RE: SIAI's flawed friendliness analysis

From: Philip Sutton (
Date: Sat May 24 2003 - 08:47:28 MDT

Ben said:

> the most key point is the division between
> -- those who believe a hard takeoff is reasonably likely, based on a
> radical insight in AI design coupled with a favorable trajectory of
> self-improvemetn of a particular AI system
> -- those who believe in a soft takeoff, in which true AI is approached
> gradually [in which case government regulation, careful peer review and so
> forth are potentially relevant]
> My own projection is a semi-hard takeoff, which doesn't really bring much
> reassurance...

OK. Let's look at the semi-hard take off scenario. I assume that what
you mean is that for a period after the creation of a baby-AGI the
humans around it will have to do a lot of work to build it up to a
reasonable level of competence in the real world (lots of training/lots of
new code development/lots of hand holding) But at some stage all this
hard work will come together and the AGI (or a group of AGIs) will be
able to drive it's/their own self-improvement without much input from
humans. At that point we will get a hard take-off. Ben, have I
interpreted your views accurately?

If this is a reasonable summary, then it seems to me that we have to
have a very, very reliable guess as to when to expect the transition to
take-off to begin. (By the way it's like the birth process - which has
three phases - pre-transition, transition and then post-transition. In the
pre-transition phase there's lots of pushing, pushing, pushing but not
much moving. The pre-transition period has a fairly regular rhythm to it.
In post-transition the baby shoots down the birth canal (all being well)
very fast - like a wet bar of soap firing out of a squeezing fist!) But
transition is a very strange, uncomfortable phase where the old rhythm
of contraction becomes very irregular but the new pattern of post
transition fast movement hasn't taken hold yet. If this analogy has any
real value for understanding AGI development then AGIs (as a class)
might be considered to be born twice - once as non-self improving
intelligences and then again as self-improving intellgences [post take-

And it seems to me that all AGI-development projects need to ensure
that they have introduced powerful life-compassion capability into their
AGIs *before* the hard take off can possibly begin.

My understanding of things is that SIAI feels that we cannot know when
we are one the safe side of take-off so friendliness work should be done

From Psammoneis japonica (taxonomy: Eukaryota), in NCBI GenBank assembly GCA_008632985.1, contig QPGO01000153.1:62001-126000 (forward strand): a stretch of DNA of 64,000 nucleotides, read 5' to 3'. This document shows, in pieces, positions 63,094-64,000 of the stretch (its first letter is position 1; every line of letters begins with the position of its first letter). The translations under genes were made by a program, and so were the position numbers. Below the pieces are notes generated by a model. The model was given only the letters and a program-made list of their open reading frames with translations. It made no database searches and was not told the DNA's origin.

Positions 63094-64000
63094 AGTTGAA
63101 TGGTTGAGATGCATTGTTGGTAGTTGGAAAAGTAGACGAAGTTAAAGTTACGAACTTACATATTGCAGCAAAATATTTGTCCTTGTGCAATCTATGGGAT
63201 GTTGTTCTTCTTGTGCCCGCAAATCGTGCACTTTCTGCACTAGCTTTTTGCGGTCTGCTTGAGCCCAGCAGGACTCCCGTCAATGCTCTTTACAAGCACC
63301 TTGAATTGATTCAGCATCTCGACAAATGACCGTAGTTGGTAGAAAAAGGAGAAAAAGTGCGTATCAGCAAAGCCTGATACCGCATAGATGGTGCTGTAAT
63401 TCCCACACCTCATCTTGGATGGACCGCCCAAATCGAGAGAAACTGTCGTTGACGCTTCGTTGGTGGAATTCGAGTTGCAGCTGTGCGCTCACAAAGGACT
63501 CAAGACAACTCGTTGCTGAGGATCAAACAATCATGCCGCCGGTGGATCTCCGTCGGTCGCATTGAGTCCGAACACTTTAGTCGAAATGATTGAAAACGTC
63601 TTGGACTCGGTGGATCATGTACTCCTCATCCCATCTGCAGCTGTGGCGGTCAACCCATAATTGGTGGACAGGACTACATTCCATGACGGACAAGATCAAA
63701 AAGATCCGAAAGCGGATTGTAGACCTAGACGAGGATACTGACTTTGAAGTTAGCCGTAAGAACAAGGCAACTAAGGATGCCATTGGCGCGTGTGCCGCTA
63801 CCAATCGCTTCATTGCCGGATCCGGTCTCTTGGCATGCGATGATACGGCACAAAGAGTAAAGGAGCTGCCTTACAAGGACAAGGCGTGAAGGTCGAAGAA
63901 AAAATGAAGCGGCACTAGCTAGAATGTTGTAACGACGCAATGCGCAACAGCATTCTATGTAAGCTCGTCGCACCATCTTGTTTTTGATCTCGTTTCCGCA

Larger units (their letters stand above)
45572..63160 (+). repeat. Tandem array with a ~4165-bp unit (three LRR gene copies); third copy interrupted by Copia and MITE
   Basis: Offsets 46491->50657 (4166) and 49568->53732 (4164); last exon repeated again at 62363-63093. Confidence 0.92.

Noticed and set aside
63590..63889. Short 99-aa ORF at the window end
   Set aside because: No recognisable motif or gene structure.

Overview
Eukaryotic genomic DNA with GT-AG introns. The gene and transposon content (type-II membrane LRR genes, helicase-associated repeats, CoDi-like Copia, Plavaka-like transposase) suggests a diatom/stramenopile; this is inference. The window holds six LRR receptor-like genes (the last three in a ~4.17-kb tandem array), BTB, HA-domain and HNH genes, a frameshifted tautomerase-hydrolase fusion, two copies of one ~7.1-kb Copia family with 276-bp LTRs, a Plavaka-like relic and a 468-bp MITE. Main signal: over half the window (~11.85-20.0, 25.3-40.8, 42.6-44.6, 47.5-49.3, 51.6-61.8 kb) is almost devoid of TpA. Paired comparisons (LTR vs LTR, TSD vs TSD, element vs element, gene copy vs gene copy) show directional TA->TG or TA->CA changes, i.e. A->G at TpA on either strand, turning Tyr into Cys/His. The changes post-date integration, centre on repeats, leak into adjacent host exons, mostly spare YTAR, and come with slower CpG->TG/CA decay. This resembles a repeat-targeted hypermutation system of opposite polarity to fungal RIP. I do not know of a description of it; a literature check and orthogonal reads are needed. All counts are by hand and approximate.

now. Ben on the other hand (I think) thinks that it would be 100% safe
to have an early-model baby AGI in existence before much work was
done on introducing life-compassion.

Whether Ben is right I think depends on whether the lead time to go
from an early-model baby AGI to the point of hard take-off is longer
than the lead-time for AGI development teams and/or society to go
from a vague idea of what we want in the way of AGI morality to the
point where we can introduce it tangibly and securely into real AGIs.

My own feeling is that there are lots of issues about what sort of
morality we think AGIs should have that are not hardware/software
dependent and that have, most likley, a longer leadtime than the early-
model baby AGI to the point of hard take-off leadtime.

If that's so then we need to redouble the effort on AGI morality. The
Singularity Institute has done very valuable work in the area which
needs to be developed further. But I think there are aspects of the AGI
morality issue that the Institute itself hasn't even flagged.

It would be quite interesting to conduct some sort of collaborative
scoping exercise to identify what issues different people think we need
to look at. If we could produce a single document that had all the big
issues that each one of us thinks should be considered in the course of
tackling AGI morality then we might be able to avoid talking past each
other and from this document we might be able to generate an R&D
agenda - moving in several direction at once as I don't anticipate that
we will all be of one mind..

What do you think of this suggestion?

I don't have a lot of time to put into this but I do have *some* time to

Cheers, Philip

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